10, 13, 15, 28, 38: No, these are not the numbers of last night's Cash 5 drawing.
They are amounts of fiber in grams. The last two, 28 and 38, are what the United States Department of Agriculture determines to be sufficient daily amounts for females and males.
The first two, 10 and 13, are what a study done at Georgia Health Sciences University found female and male teenagers ingest. The middle number, 15, is the USDA's estimate for the average American.
You probably don't need a calculator to recognize that these numbers mean most people come nowhere close to eating a sufficient not even an optimal! amount of fiber each day. In fact, the the rate is one in every 20.
This column will explicate the seemingly lost art of incorporating ample fiber in your diet, something that certainly makes horse sense (and health senses) for you to do.
But first, here's just some of the good that happens when you fill up on fiber, the non-digestible portion of whole grains, fruits, and vegetables.
Because you can't digest it, you get, in a sense, free calories.
For proof, check out the Nutrition Facts panel of a first-rate fiber food, Original Fiber One cereal.
You might think there's a typo because a half-cup serving yields 60 total calories and 25 grams of total carbohydrates, a mathematical impossibility since each gram of carbohydrates equals 4 calories.
But 14 of those grams are dietary fiber, meaning they pass through your system intact, so the 60-calories-per-serving listing is accurate.
The total of 60 comes from the 44 or so carb cals that can be digested along with approximately 8 calories of protein and 10 calories of fat. (The numbers exceed 60 because food producers are permitted to use whole numbers on Nutrition Facts panels.)
But eating fiber actually saves more calories than that.
As insoluble fiber, the type found in whole grains, nuts, seeds, and beans, passes through your digestive tract, some digestible carbs and fat do the same and never get digested.
One USDA study, in fact, found those who consumed 36 grams of fiber each day did not digest another 130 calories in addition to the 144 fiber cals, creating 274 "free" calories the equivalent to a 2.13-ounce Three Musketeers bar and a little lollipop your kids get at the bank.
Combine the benefit of "free" calories with the fact that fiber expands in the digestive tract to make you feel full, and it's easy to see how eating lots of the stuff allows you maintain a healthy body weight.
But according the American Journal of Clinical Nutrition article cited and last week's column and an Archives of Internal Medicine article from February 2011, eating lots also helps you live longer.
So why don't more people make sure they consume 40 or 50 grams of fiber each day? It really isn't hard to do especially if you make sure you eat a high-fiber cereal for breakfast.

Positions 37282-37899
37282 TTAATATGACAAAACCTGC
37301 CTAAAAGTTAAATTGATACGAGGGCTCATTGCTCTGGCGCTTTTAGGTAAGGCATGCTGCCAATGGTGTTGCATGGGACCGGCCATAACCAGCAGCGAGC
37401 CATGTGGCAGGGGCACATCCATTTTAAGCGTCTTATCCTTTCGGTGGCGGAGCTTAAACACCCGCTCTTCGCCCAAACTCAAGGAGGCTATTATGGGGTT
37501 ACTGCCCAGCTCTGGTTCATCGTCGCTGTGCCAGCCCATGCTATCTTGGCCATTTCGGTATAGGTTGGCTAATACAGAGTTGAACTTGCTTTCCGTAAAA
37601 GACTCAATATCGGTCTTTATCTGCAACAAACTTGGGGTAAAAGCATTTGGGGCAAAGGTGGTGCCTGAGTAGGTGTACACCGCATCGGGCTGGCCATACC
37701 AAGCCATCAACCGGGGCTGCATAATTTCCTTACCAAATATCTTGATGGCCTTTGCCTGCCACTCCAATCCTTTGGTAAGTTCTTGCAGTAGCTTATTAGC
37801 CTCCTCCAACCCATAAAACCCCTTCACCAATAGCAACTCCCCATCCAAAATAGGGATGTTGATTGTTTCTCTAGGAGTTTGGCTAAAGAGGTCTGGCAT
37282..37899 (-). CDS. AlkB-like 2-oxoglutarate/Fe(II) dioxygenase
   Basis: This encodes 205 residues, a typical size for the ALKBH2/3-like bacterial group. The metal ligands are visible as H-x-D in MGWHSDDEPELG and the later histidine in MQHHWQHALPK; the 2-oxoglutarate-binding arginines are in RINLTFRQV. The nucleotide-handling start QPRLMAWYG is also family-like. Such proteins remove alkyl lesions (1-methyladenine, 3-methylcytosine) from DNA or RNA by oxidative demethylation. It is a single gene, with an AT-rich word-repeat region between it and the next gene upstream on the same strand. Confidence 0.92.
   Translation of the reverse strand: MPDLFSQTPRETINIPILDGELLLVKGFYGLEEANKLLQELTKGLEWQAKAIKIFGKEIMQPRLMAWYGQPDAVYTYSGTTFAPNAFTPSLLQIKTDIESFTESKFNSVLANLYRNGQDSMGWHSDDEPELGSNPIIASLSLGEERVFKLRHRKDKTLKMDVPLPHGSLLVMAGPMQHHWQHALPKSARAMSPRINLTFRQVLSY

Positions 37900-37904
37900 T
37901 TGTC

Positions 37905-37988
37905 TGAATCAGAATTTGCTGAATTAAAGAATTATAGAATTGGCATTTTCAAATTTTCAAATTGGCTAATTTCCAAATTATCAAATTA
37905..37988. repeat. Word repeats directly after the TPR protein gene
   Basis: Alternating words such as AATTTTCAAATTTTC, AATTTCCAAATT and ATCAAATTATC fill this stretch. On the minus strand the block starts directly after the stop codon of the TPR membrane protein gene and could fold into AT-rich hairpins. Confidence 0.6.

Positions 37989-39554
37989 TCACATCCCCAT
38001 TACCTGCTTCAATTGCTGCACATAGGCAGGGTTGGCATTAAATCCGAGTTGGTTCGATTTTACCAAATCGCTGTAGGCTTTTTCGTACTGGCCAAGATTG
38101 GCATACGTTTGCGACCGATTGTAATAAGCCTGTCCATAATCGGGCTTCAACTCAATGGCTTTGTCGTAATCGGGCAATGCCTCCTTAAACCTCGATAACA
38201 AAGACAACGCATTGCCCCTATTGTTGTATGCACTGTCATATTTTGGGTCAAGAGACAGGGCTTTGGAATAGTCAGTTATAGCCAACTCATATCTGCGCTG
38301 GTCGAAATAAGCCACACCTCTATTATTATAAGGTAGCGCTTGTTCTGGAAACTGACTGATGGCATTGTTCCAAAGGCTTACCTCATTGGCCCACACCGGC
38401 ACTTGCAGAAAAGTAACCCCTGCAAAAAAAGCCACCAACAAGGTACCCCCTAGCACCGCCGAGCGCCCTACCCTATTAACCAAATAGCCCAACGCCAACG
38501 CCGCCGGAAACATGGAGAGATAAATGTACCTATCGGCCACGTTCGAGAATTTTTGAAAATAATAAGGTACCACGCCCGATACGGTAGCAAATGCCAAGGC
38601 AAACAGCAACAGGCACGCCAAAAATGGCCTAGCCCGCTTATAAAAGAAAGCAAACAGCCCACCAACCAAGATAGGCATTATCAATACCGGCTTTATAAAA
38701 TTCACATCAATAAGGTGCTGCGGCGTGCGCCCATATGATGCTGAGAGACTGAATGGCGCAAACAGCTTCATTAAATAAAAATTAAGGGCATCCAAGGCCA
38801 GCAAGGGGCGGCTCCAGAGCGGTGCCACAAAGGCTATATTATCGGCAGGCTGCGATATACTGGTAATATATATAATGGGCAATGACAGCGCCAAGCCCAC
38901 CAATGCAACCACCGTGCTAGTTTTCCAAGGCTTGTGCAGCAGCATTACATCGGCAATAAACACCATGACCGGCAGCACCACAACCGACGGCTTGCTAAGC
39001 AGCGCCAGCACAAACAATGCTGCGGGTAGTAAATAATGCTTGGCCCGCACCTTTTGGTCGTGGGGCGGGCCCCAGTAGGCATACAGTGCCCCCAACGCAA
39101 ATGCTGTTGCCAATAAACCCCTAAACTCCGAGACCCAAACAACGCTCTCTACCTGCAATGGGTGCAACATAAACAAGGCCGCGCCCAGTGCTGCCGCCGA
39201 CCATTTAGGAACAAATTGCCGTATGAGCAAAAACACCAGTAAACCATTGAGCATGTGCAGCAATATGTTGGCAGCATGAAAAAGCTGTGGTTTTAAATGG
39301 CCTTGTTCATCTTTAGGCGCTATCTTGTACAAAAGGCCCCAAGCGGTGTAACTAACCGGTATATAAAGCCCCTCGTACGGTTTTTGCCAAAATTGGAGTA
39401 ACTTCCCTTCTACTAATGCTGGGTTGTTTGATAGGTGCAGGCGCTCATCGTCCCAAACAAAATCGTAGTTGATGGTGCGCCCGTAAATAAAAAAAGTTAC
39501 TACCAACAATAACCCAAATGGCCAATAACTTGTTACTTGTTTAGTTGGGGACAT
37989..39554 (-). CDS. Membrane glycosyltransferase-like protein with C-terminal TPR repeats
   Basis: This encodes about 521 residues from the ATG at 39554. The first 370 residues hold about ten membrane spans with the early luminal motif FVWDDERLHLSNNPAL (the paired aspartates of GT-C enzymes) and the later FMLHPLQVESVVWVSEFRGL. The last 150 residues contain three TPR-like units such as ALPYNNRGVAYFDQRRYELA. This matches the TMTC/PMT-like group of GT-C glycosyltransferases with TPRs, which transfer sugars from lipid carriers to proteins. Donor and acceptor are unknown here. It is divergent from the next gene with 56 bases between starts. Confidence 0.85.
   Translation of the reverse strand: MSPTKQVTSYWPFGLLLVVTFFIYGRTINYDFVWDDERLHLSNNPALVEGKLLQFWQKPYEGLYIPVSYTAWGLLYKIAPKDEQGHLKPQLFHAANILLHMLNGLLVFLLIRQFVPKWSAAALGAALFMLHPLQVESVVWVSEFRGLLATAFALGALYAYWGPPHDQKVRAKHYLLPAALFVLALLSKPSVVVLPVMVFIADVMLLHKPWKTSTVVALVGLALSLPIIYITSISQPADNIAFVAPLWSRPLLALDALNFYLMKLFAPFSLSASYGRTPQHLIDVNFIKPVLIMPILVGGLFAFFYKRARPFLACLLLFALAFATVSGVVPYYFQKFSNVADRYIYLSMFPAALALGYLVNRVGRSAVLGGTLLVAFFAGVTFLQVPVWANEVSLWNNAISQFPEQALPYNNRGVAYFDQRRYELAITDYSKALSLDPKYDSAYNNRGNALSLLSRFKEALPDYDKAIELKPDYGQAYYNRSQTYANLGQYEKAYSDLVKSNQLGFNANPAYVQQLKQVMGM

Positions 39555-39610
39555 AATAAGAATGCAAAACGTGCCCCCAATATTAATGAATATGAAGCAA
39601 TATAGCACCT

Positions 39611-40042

The best known of the bunch, Original Fiber One, contains 14 grams of fiber in the serving size listed on the Nutrition Facts panel, but a half-cup serving is a unnaturally small amount.
Most people who just pour the cereal straight into the cereal bowl without measuring and then add milk eat at least twice that amount, which already covers 80 percent of the USDA's Adequate Intake for males and 100 percent for females.
But don't feel the need to eat high-fiber cereal with milk or use Original Fiber One. I mix high-fiber cereal with yogurt and use Fiber Select produced by Giant. It's cheaper, contains the same amount of fiber in 10 fewer calories, and I prefer the taste, especially when I eat it dry in a mix with other cereals as an after-supper snack.
It's also an ingredient in a mixture I make two or three times a day that reminds me of a supersized, chocolate ice cream sandwich, so typically I get 63 grams of fiber each day just through using this single cereal.
While you'll probably not use as much of it, high-fiber cereal can also serve as breading to make such items as baked onion rings and eggplant parmesan.
Adding beans to soups, stews, and salads also increases your daily fiber ingestion. Beans have at least 12 grams of fiber per cup, with both navy and white bean containing 7 more than that.
Increasing your fiber intake can even work if you're a meat-and-potatoes type of guy. That's because one type of potato, the baked potato, is a significant source of fiber. Eat a big one with lunch or supper and you'll probably get 5 grams. Add a cup of steamed broccoli or cauliflower to your plate to get another 5.
As you can see, if you're conscious of your fiber intake, the grams quickly add up. Most days, I get more than 100 grams.
Eating fruits increases your amount. Here are a few that contain notable amounts of fiber: a medium orange, 3 grams; a medium apple, 4; a medium pear, 6; a cup of strawberries, 3; a cup of blueberries, 4; a cup of raspberries, 8; a half cup of dried peaches, 6; a half cup of dried prunes, 6; a half cup of dried figs, 8.